The glass and terracotta tower will have a curved facade to create river views from all four corners of the building. Like most modern buildings, this building will include a state-of-the-art fitness center, a pool, rooftop gardens, dining area, children’s playroom, parking garage (not always a given in NYC), and a lounge room with a fireplace.
I’ve heard rumors that some LEED buyers (not necessarily this one) are looking for the LEED label and point shopping around the energy efficient requirements–why do that? The point is, buildings need to be grid-independent and levered less to energy price fluctuations. By point shopping, you’re losing money by purchasing a hollow certificate (not to mention losing valuable environmental benefits).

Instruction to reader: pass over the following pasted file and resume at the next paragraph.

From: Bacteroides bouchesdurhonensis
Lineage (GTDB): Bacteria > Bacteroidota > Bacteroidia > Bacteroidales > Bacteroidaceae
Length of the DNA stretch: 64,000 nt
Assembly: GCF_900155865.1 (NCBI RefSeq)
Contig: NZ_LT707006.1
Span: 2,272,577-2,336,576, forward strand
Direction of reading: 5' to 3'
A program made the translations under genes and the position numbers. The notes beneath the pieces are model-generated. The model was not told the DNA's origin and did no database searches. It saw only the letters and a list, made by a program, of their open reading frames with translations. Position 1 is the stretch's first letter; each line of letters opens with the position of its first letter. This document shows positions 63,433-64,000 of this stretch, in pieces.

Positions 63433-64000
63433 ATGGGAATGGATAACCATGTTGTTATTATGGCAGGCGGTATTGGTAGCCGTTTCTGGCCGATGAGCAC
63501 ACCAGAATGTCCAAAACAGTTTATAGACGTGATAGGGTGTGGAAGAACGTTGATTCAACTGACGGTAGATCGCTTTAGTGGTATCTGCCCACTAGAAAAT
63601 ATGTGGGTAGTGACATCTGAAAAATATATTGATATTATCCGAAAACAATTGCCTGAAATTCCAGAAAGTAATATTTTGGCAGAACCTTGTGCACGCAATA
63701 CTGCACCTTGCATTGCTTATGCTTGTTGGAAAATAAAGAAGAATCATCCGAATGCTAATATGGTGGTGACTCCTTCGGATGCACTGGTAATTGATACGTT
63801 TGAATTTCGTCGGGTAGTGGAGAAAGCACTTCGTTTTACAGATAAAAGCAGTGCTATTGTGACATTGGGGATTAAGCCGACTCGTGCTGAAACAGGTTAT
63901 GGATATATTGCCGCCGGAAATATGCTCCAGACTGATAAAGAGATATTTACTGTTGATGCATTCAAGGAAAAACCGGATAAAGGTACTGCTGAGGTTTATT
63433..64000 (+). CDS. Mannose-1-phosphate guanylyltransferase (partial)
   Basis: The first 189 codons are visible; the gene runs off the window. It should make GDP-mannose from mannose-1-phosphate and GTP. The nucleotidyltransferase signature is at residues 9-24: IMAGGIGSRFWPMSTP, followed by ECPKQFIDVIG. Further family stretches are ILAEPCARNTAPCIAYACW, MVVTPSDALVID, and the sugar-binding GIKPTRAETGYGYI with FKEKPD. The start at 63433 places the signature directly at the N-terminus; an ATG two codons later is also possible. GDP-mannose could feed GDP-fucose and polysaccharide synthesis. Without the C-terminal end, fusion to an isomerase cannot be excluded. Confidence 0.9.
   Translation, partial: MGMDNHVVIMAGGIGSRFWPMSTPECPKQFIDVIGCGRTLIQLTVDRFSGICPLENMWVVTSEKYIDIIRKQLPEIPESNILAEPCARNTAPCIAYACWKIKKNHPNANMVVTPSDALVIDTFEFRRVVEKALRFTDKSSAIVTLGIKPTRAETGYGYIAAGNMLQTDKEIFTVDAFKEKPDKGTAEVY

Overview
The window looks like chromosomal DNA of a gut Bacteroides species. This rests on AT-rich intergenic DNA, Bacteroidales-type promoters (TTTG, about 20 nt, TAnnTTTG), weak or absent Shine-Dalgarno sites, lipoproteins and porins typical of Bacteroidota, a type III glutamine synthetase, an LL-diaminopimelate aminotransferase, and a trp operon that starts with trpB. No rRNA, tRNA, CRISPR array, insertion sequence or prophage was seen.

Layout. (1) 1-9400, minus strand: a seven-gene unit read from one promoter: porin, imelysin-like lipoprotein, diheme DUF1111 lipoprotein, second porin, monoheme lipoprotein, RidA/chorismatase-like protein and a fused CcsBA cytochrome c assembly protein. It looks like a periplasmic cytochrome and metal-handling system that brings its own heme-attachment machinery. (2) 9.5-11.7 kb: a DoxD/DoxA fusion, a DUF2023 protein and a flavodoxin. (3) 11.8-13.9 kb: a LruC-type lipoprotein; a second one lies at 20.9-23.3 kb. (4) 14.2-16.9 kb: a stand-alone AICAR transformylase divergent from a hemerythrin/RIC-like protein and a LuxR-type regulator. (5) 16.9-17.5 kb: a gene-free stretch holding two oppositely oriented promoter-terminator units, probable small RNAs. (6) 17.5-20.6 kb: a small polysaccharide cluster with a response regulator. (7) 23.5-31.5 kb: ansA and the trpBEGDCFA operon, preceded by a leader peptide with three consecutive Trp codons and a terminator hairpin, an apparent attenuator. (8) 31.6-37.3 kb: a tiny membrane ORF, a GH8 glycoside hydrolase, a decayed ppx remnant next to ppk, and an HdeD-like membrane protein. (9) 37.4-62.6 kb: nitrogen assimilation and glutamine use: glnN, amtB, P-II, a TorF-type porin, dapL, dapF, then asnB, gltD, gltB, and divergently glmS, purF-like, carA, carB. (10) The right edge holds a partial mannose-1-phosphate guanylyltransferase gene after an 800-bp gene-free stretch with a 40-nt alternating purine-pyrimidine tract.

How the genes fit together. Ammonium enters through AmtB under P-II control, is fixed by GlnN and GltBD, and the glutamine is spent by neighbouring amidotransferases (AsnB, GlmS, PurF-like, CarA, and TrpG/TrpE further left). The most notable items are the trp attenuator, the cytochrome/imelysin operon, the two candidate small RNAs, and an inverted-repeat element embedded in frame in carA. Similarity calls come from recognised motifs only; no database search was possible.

Anyway, this building will be 35% more energy efficient than standard code buildings; 5% of the energy load will be provided by building-integrated solar panels and 35% of the building’s energy will be provided by wind generation. Geothermal systems will provide heating/cooling for part of the building. Low or no-VOC materials will be used throughout. There will be a high efficiency air filtration system to optimize indoor air quality ("IAC"). Individual residences will have year-round climate control via digital thermostat that controls a four-pipe fan coil system. A black water treatment plant will recycle bathroom and kitchen water to resupply toilets and supply make-up water for the HVAC system cooling tower. 10,000 gallons of water will be harvested and used to irrigate the rooftop garden, which provides a layer of insulation for the building. See also Multihousing News.